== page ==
Zipaquirá, Capitulations of

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Zipaquirá, Capitulations of

The high-water mark of the Comunero Revolt of New Granada was the gathering in May 1781 of a Comunero army, traditionally said to number 20,000 at Zipaquirá, about 30 miles from Bogotá. The authorities remaining in the capital, in the absence of the viceroy, who was at Cartagena, commissioned Archbishop Antonio Caballero y Góngora to negotiate, hoping above all that the revolutionary army could be prevented from entering the city. With regular forces concentrated on the coast, the archbishop felt compelled to grant most of the Comuneros' demands, including repeal of the new taxes that had triggered the uprising and reduction of others. Among the political concessions was the granting of preference to creoles over peninsular Spaniards in appointments to public office. These "capitulations" were ratified on 8 June by the junta superior de tribunales in Bogotá, whereupon the Comunero forces began to disperse. However, once the viceroy heard of the agreement, he formally repudiated it.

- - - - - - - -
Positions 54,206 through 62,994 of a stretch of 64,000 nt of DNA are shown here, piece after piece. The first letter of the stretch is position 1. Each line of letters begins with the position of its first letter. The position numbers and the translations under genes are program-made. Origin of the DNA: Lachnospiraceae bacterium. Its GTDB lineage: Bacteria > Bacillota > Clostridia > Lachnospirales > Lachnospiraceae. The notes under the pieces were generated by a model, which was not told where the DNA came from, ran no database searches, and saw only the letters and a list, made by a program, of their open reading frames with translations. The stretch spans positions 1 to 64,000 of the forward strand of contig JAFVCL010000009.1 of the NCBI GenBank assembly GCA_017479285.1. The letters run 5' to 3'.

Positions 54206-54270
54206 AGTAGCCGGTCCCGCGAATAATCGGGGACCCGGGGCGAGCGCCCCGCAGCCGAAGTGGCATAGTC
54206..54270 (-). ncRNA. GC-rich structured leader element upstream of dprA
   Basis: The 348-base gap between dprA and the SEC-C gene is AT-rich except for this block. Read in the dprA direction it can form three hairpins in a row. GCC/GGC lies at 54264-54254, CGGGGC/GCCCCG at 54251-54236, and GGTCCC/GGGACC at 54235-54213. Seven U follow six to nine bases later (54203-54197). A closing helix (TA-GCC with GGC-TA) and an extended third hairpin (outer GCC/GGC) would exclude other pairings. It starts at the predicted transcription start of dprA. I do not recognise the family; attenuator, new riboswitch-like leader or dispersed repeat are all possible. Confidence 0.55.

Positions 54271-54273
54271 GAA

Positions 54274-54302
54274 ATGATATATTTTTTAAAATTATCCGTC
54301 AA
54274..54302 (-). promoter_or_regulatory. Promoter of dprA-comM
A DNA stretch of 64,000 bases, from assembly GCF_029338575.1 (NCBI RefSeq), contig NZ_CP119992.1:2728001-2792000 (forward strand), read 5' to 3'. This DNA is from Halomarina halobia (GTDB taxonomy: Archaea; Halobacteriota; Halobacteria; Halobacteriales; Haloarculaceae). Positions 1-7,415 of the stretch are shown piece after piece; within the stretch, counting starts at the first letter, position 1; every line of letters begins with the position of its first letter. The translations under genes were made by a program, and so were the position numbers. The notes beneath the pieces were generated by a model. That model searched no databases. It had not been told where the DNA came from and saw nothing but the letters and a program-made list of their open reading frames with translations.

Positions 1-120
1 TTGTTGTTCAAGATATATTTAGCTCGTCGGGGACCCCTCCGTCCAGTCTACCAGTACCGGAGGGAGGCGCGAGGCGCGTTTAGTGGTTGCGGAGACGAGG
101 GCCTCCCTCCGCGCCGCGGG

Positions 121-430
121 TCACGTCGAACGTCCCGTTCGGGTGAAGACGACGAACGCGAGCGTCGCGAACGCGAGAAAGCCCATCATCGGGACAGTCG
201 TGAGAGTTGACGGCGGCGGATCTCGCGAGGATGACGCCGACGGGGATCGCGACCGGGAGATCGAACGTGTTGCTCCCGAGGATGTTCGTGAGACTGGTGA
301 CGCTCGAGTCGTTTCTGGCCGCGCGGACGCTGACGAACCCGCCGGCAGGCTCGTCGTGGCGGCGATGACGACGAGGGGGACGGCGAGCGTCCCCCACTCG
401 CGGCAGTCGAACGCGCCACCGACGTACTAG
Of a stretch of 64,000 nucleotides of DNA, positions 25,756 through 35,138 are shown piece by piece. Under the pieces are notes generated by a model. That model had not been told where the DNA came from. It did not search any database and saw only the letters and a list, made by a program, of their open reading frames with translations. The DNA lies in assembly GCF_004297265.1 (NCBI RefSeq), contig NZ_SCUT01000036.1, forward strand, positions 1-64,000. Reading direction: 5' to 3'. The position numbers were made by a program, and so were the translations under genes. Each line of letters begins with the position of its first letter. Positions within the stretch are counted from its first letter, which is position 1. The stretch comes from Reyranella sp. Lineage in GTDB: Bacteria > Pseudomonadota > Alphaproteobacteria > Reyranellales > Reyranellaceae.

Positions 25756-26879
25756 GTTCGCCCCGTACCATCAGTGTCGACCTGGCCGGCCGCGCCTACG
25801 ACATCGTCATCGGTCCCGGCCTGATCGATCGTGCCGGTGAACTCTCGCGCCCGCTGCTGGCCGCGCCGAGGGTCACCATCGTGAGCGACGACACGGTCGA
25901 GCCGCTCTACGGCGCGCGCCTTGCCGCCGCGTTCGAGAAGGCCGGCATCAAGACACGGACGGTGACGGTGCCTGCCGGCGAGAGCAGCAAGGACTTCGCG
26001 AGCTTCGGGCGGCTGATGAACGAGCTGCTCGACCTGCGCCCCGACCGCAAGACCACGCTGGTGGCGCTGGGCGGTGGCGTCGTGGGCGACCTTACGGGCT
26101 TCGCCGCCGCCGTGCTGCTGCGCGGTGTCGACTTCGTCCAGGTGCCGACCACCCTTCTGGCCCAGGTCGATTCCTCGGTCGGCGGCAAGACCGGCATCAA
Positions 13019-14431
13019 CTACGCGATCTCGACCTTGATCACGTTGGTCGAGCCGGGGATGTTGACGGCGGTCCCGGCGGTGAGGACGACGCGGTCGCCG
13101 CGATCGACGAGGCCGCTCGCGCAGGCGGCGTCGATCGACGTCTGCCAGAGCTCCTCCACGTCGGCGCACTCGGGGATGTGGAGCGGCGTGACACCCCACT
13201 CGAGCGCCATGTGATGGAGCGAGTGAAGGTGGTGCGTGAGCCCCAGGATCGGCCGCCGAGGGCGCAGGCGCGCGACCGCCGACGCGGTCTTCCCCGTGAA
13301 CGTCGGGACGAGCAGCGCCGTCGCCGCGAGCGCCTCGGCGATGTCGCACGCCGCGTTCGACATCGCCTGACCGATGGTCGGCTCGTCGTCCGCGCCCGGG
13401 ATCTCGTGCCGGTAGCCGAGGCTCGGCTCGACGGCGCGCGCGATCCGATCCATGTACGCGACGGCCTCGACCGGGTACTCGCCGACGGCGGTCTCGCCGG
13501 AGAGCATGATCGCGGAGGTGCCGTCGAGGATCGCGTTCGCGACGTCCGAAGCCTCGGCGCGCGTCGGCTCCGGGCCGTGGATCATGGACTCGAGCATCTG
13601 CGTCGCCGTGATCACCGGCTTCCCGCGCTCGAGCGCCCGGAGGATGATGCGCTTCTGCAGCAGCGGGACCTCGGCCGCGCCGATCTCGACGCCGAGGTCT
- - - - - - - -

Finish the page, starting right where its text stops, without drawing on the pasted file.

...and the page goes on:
See alsoComunero Revolt (New Granada) .


John Leddy Phelan, The People and the King: The Comunero Revolution in Colombia, 1781 (1978), chaps. 12-14.

Mario Aguilera Peña, Los comuneros: Guerra social y lucha anticolonial (1985).

Additional Bibliography

Aguilera Peña, Mario. La rebelión de los comuneros. Bogotá: Editorial Panamericana, 1998.

Arciniegas, Germán. Los comuneros. Caracas: Biblioteca Ayacucho, 2002.

Caballero, Enrique and Alfredo Iriarte. Incensio y pólvora: comuneros y precursores. Bogotá: Amazonas Editores, 1993.

                                             David Bushnell